Djokovic hits Paris in form that can create new world order

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These are changing times. Rafael Nadal is not the overwhelming favourite to win the French Open, which starts here tomorrow, Novak Djokovic is poised to become only the third world No 1 in the last seven years, Roger Federer is barely mentioned when potential winners are discussed and Babolat balls, said to be lively and more difficult to control, are being used in the tournament for the first time.

Andy Murray is also getting in on the act. The 24-year-old Scot's unruly mop of hair – "It was pretty big," he admitted – has been cut back and he was clean-shaven yesterday. The world No 4 is also promising to improve his on-court demeanour.

Nadal has won this tournament five times in the last six years, but Djokovic's extraordinary 39-match winning run includes two recent victories over the king of clay. Both men regard each other as favourites here.

Nadal, who faces a tall order in the first round against the 6ft 9in American John Isner, said he was not thinking about meeting Djokovic. However, if the game's two outstanding players do meet in the final Nadal said he would learn from his defeats in Madrid and Rome.

"When you lose, you have to try to find different things," Nadal said. "It's like football. Real Madrid lost 5-0 against Barcelona in the league and when they played them in their next match they played different tactically. In football it's easier to make big changes because you have 11 people. Tennis is a much more simple game, but you can always adjust a few things."

Asked to identify what had improved in Djokovic's game, Nadal said: "Technically I don't think he has changed many things. Probably right now he's defending better. When you have this confidence, it seems like you improve everything a lot."

Djokovic, who insisted that "nobody is unbeatable", said he was trying not to think about when his run might end "because that will mean that I'm thinking about losing". As for the changes at the top of the men's game, he said: "I think it's good for tennis to have another rivalry. It's not just Federer-Nadal, which has been one of the biggest, if not the biggest, rivalry ever in our sport. Now it's myself and Murray coming up and a couple other players."

Murray goes into the year's second Grand Slam event during his best season on clay. Having recovered from the woeful run that followed his appearance in the Australian Open final, he has reached two clay-court Masters Series semi-finals in the last six weeks. He took a set off Nadal in Monte Carlo and served for the match against Djokovic in Rome, losing in a tie-break.

The Scot admitted his body language had not been good earlier this year. "I didn't feel like I was expressing myself really on the court in terms of the way I was playing or how I was acting. I definitely feel I've been expressing myself more the last couple of months, but it's still something that can be better and something I'll be looking to improve on, especially for the next few months.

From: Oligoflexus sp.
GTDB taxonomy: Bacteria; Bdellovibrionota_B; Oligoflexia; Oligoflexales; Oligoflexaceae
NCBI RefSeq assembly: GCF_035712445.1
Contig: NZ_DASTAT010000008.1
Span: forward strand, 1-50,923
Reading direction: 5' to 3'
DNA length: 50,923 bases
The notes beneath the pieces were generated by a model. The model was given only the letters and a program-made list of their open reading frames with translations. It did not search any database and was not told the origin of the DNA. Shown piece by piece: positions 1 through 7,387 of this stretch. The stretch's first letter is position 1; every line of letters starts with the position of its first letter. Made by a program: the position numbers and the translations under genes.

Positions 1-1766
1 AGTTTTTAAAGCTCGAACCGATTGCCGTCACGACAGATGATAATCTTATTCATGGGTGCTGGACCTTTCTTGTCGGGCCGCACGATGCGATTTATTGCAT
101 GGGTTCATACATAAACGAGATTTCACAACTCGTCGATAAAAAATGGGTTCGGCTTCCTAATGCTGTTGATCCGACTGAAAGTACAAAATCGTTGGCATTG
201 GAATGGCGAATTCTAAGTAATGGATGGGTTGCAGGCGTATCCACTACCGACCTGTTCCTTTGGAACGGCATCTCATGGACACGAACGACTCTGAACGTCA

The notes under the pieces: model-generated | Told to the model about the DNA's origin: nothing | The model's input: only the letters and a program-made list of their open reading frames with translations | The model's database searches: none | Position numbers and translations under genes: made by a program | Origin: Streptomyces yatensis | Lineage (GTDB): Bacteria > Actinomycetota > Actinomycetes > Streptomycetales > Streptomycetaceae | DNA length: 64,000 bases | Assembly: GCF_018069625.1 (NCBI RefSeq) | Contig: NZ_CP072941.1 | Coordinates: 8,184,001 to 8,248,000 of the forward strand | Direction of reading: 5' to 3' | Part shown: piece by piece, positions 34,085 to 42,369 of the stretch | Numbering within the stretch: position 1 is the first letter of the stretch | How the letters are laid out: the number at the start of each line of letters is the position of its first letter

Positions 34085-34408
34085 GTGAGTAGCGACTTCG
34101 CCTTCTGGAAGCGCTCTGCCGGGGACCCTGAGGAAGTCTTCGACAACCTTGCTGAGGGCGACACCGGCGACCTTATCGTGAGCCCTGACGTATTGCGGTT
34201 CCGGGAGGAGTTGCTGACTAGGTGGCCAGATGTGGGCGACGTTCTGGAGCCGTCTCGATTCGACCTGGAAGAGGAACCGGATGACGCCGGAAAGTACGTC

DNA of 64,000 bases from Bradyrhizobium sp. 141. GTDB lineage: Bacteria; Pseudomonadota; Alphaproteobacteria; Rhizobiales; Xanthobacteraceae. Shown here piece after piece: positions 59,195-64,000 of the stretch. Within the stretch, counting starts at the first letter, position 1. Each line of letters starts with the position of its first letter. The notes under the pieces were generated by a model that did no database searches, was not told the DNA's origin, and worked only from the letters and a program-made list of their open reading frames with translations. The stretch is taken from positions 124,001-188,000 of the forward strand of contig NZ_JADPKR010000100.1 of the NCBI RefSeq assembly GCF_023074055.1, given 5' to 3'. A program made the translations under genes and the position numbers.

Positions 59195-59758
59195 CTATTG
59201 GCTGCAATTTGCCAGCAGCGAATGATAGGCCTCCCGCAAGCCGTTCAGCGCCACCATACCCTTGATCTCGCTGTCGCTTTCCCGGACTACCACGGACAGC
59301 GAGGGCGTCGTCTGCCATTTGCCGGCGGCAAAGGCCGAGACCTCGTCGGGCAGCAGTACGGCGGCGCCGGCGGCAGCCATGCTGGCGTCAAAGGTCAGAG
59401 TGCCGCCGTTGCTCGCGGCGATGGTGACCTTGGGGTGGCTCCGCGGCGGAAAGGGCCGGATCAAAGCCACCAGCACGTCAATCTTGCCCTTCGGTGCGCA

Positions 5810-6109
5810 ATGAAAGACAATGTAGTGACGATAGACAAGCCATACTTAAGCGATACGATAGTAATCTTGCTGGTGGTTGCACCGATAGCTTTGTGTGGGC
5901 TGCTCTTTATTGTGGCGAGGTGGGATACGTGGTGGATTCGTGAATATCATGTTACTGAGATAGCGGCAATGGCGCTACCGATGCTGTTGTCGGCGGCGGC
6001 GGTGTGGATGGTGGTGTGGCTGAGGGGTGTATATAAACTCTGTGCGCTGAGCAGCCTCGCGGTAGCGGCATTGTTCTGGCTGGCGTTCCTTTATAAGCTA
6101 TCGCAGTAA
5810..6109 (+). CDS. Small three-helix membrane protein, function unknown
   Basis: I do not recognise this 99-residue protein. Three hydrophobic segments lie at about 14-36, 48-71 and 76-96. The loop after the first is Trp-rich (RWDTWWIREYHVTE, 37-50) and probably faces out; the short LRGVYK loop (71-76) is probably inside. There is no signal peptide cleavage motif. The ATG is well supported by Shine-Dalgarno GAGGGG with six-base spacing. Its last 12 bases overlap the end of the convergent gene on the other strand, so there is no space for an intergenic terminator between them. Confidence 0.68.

"Everybody's different. I've watched matches with someone like Novak, where he's broken rackets, where he's shouting. Rafa and Roger are a bit different, but you can still see when they're getting frustrated, especially when you're on court with them. You know when players are struggling and when they're not. Especially for guys like me and Novak, who are maybe a bit more vocal, I think it's better to let it out rather than just let it fester."

Murray said he had learned to be more patient in rallies on clay, particularly against Djokovic and Nadal. "You need to stay with them, take your chances to go for the shots at the right time, not bail out of rallies early and make them do some running, which I think I managed to do in both of the matches."

The world No 4 said he was fit despite having pulled out of an exhibition match on Thursday. "Maybe my body was just saying to take it easy for a day or so because I've been working very hard," he said.

In the first round Murray faces France's Eric Prodon, the world No 118, who at 29 has yet to win a match at a Grand Slam tournament. The winner will play one of two more qualifiers, Italy's Simone Bolelli (No 129) or Canada's Frank Dancevic (No 179).

If Murray gets through to the third round he could meet Milos Raonic, who in the last 12 months has climbed 275 places in the world rankings to No 28. The 20-year-old Canadian has a huge serve and has hit 438 aces this year.

Thereafter the seedings say that Murray will play Serbia's Viktor Troicki in the fourth round, Austria's Jurgen Melzer in the quarter-finals and Nadal in the semi-finals. Djokovic and Federer are seeded to meet in the semi-final.

Three Paris Outsiders

Tomas Berdych (Cz Rep, World No 6)

Made semi-finals here last year, losing in five sets to Robin Soderling, before going on to reach the Wimbledon final, where he was beaten by Rafael Nadal. Has a big game and can perform well on clay

Richard Gasquet (France, No 14)

Has never gone beyond the third round of his home Grand Slam event and can crack under pressure, but he proved with wins over Roger Federer and Berdych last week that he is returning to his best

Thomaz Bellucci (Brazil, No 25)

Beat Andy Murray and Berdych en route to semi-finals in Madrid, where he also took a set off Novak Djokovic. Left-hander with a strong serve and forehand who likes playing on clay